Efforts to ban the niqab, an Islamic face veil required under some interpretations of Sharia, are met with resistance and hostility by fundy Muslims and even some moderate and liberal Muslims. This is terrible thing, but understandable given that people who identify as Muslim tend to organize their priorities around religious, rather that moral principles. Such people tend to value the strength of their religion over the freedom and dignity of women.
Less defensible is the position of the so-called multiculturalists. These people seem to believe that ethics is somehow a cultural concept, and immune from outside criticism. To these people forcing women to wear buquas, head to toe bags of cloth, whenever they step outside their home cannot be considered a bad thing. It is simply a cultural norm, and therefore value neutral. Such a position, which renounces any sense of true morality, simply amounts to throwing an entire population under a bus through convenient philosophy. Under such a conceptualization of society, genocide simply becomes a value neutral cultural norm.
As surprising as a liberal, multicultural approach to defending the niqab and the burqa might be, what is more (yet contradictorily less) surprising is the opposition to laws banning the burqa from other, competing fundamentalist religions. The Globeandmail.com reports:
Quebec’s Orthodox Jewish community appeared for the first time on Wednesday before a National Assembly committee, taking up an unexpected cause – fighting a bill that would ban the wearing of the Muslim niqab when receiving government services.
The Jewish Orthodox Council for Community Relations said by placing gender rights above religious rights, the bill would create a hierarchy of individual rights and freedoms that would be challenged before the courts. The group warned the government against adopting “hard and fast rules” that could exacerbate social tensions surrounding religious minorities.

“The government’s interpretation comes in conflict with the Charter of Rights and Freedoms, both the Canadian Charter and the Quebec Charter,” said the group’s legal counsel, Lionel Perez. “It will lead to court challenges, and if it leads to court challenges there will be more media coverage. If there is more media coverage, it will lead to more scrutiny … and it will exacerbate the social tensions."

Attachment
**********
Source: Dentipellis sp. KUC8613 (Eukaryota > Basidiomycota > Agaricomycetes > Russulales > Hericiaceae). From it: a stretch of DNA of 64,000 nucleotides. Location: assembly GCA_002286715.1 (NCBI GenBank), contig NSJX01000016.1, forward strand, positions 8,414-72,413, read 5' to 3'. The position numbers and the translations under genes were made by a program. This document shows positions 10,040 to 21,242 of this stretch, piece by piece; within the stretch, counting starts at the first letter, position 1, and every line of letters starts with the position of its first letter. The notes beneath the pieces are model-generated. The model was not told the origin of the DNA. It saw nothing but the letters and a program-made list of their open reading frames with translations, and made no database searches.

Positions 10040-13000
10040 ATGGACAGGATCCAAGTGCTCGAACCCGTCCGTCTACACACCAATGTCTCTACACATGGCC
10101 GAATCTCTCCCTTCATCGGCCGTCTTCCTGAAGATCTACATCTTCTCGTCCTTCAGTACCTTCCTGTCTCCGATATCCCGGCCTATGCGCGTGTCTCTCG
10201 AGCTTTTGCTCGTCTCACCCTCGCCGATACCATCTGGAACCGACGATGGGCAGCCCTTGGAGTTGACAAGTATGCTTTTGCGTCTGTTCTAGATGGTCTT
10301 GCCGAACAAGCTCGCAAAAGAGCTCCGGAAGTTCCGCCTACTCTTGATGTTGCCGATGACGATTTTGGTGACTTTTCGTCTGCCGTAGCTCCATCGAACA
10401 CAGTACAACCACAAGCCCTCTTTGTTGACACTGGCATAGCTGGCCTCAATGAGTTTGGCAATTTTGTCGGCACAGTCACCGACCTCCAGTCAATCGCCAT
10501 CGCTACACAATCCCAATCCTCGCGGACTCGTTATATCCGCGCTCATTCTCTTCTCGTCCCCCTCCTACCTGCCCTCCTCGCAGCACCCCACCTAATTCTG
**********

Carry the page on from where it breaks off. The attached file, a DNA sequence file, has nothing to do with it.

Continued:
Upon reflection, it becomes obvious why Orthodox Jews would be opposed to such a statute. Both religions have rules on dress and conduct and there may come a day when protecting a woman's rights against religion might mean protecting a Jewish woman from the negative aspects of her religion. When push comes to shove, Orthodox Jews think about as much about their women as do Fundamentalist Muslims and Catholics (who still treat women as second class at best.)
Another issue the Jews and Muslims might come together on is circumcision. Female genital mutilation is a rampant and disgusting evil throughout the Muslim world, (multiculturalist arguments to the contrary not withstanding) and laws passed that prevent the mutilation of a child's genitals could easily and properly be applied to male circumcision. This barbaric bronze age practice is treated as a sacrament by these religions, yet is responsible for untold miseries and horos.
Immoral religious concerns can turn theological enemies into best friends overnight: Check out the Catholic/Mormon/Evangelical efforts to block access to safe and legal abortion as well as their various efforts against LGBT rights.
As the light of secular reason forces the vermin of religion into ever smaller corners of darkness, competing clans of roaches will often find that it is in their best interests to work together to fight for a return to ignorance and superstition. It will be a long battle, but as human beings it is important to keep the pressure on, and not be fooled by the arguments of those who feel that the stoning of a few women in some oppressive and poor country is the morally right thing to do.

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Tags: Fundamentalism, Orthodoxy, Sharia


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Comment by Tarentola Mauritanica on October 25, 2010 at 8:25am
If the attack on a religion is seen as possible threat to all religions then all religions unite no matter how much they despise each other.

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